His buffalo on the plain.
        His are the broad, sunlit pathways,
        His are the shadowy lanes.
        His is the game of the prairie,
        His are the birds in the air:
        Of all these things and many more,
        He is the rightful heir.
        His is the wigwam and tepee,
        His are the longhouses, too.
        These homes belong to the Indian:
        Cherokee, Blackfoot, and Sioux.
        His was the beautiful New World
        Until the white man came,
        Claimed all the beautiful country,
        Said, “America is its name.”
        All this and more was his property,
        All of this country so grand.
        The white man came from over the sea
        And stole the wonderful land.

        Full of flaws, of course, but my teachers and parents praised me for it. Along with the 4th and 6th grades we were also rehearsing the cantata “Hiawatha’s Childhood” (from Longfellow’s poem) at that time, so our teacher of English&Music was involved in the Indian unit that the Social Studies teacher was doing. He showed her my poem, and she said to me that I should not have used the word “stole.” They didn’t steal it, she told me, they just took it. Change it to “took,” she advised. But I refused. Mr. Vest had said to our class, with great emotion, “They stole it!” And it seemed to me then and now that he was right.

        Celia, thanks for letting me publish it here. Hope you and your readers enjoy it.

      • August 23, 2012 23,08,12

        It’s absolutely beautiful, Mary. Your parents and teachers were right to be proud of you, and I’m glad you didn’t change a word. It’s full of sentiment without being sentimental. Thank you so much for sharing it here.

      • August 24, 2012 24,08,12

        Oh, thank you, Celia. I’m glad you saw some merit in my early work. It has made me feel good to share both the poem and my memories surrounding it, here. And I’ve enjoyed Heather Reid’s striking poem “Red” and Rachel Rooney’s delightful “The 20a Bus” very much as well. Your Poetry Box is a wonderful place.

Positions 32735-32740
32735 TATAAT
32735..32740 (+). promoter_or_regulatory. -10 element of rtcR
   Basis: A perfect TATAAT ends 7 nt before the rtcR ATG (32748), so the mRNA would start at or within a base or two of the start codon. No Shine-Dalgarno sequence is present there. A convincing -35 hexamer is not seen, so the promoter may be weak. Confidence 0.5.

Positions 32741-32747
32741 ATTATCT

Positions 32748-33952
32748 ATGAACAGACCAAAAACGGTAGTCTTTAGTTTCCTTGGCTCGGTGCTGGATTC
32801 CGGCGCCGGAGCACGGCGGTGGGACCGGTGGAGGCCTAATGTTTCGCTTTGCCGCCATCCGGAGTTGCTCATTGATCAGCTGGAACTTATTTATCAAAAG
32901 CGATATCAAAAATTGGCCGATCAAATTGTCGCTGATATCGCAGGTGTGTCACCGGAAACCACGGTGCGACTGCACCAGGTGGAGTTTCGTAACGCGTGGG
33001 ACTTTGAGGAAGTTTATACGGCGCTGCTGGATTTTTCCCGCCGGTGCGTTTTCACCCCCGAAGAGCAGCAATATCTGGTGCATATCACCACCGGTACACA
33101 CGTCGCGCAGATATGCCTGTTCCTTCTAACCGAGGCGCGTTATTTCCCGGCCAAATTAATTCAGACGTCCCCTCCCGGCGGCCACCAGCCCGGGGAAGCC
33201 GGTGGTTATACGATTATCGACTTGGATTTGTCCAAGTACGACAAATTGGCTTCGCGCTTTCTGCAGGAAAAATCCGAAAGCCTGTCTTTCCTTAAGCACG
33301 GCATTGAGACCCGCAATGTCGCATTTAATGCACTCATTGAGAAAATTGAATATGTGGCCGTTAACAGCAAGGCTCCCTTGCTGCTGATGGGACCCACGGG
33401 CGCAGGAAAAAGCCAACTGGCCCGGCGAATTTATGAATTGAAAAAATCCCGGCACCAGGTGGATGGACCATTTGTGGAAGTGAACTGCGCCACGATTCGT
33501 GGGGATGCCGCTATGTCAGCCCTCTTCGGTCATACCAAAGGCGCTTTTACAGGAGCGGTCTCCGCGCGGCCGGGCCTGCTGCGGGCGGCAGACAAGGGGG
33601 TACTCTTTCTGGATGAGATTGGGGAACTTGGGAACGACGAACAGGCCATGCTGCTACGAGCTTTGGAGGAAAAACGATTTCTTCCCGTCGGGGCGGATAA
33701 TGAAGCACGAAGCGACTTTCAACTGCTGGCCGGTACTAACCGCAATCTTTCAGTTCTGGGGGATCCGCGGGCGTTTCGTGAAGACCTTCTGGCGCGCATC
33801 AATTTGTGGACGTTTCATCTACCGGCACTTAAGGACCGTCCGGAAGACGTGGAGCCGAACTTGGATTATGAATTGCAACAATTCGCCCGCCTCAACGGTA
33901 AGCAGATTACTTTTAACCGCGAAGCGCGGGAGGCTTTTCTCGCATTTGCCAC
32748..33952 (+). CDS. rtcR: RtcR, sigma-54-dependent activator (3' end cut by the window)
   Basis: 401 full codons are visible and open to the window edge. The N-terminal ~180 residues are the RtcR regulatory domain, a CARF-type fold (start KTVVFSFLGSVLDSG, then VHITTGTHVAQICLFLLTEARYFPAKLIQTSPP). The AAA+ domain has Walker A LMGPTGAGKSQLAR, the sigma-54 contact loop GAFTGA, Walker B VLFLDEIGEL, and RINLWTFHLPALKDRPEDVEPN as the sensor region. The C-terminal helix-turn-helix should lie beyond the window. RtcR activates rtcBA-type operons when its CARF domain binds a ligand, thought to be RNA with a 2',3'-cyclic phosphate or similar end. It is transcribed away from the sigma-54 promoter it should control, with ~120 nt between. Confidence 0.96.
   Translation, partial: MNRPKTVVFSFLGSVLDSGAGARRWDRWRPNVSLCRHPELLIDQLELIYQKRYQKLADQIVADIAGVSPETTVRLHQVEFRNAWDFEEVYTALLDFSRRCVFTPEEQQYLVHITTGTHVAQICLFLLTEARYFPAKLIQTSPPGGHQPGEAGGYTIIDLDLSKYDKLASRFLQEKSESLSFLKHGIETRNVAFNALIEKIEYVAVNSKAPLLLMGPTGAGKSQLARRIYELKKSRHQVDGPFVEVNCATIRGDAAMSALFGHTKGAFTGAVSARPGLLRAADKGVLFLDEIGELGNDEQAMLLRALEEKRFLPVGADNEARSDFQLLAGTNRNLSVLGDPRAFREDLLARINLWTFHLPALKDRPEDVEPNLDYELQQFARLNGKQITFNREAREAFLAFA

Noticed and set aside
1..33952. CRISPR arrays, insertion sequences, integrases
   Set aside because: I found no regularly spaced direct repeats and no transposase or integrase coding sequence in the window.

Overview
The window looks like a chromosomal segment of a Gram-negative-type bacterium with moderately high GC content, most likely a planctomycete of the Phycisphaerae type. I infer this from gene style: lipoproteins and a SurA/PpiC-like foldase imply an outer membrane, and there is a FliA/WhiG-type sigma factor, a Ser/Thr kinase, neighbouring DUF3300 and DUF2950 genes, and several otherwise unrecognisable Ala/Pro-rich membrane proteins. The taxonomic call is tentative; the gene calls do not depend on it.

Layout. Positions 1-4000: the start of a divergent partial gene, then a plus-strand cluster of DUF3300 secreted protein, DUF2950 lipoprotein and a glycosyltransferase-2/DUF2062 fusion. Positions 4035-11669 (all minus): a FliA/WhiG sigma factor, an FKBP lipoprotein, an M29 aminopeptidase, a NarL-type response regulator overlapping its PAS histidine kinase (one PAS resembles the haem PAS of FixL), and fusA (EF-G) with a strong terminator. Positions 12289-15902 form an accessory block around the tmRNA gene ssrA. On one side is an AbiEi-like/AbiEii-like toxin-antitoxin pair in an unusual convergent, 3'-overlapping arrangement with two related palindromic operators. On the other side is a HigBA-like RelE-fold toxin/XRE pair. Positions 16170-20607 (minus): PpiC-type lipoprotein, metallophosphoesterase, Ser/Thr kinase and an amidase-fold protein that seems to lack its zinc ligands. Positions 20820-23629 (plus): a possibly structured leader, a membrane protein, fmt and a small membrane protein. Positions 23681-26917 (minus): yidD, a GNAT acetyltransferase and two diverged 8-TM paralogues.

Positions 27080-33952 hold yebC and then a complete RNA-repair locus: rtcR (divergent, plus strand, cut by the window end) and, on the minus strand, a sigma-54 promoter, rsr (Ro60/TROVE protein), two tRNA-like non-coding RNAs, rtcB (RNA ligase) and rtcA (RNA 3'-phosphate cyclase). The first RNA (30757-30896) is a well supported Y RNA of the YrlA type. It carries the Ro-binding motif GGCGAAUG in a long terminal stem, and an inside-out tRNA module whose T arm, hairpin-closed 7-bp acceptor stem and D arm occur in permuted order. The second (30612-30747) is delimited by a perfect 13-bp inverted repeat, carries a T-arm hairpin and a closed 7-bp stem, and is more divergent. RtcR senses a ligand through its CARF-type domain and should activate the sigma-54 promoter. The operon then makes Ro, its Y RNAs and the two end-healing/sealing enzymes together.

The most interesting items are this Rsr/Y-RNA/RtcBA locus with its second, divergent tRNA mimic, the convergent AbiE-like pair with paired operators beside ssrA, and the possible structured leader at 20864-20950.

2. August 17, 2012 17,08,12

    Red

    Red is the colour of roses
    Red is the blood when you fall
    Red is the sunset
    and the robin’s call.

    By Heather North age 7 (now Heather Reid age 49)
    Printed in Butterworth Lane Primary School Magazine 1970

  3. August 21, 2012 21,08,12

    Rachel Rooney has kindly given me permission to post this poem that she wrote when she was 10 or 11 in ‘top juniors’. Rachel is the winner of the 2012 CLPE Poetry Award, which she won for her brilliant first collection ‘The Language of Cat’, published by Frances Lincoln. I hope you enjoy it as much as I did. (See my blogroll for a link to Rachel’s website.)

    The 20a Bus

    In the line you hear a chatter
    Up and down a clatter, clatter.
    Noisy schoolgirls scream and shout
    pushing in and pushing out.

    Down the street the red bus trundles.
    Girls surge forward all in bundles.
    On at last, but what a rush
    Banged my elbows in the crush.

    ‘I don’t know what it’s coming to’
    said the lady with big buttons, who
    had a habit to pursue
    the trivial things young children do.

    And when the bus stops in the street
    I kick her underneath the seat
    And when the lady stops her chat
    I pull the cherries from her hat.

  4. August 25, 2012 25,08,12

    I enjoyed reading everyone’s wonderful poems from their childhood. I vividly remember my best friend and I, age 9, embarking on an epic rhyme about a mouse that kept us busy giggling for a whole week of one holiday. It went on, and on, as the mouse met up with different animals and had adventures… we got through tons of paper from my Mum’s secretarial spiral pad and stuck it all together in a very long scroll. It was the beginning of my joy in rhyme but the rhyme itself is (probably mercifully) lost in the mists of time.

    • August 26, 2012 26,08,12

      Sounds great fun, Jane.

      My niece and I have written epic story-poems over t’internet and a series of months. We write two lines, following a one-line starter, in imabic pentameter, thus presenting each other with a fresh line each time. (The first began after my niece wrote a comment in an email that just happened to be iambic pentameter and I wrote the next two lines and so it continued.) Its and the subsequent poems’ narratives got ridiculously wild and silly and usually featured talking animals … great fun, if nothing else! But NOT worthy of printing here!!!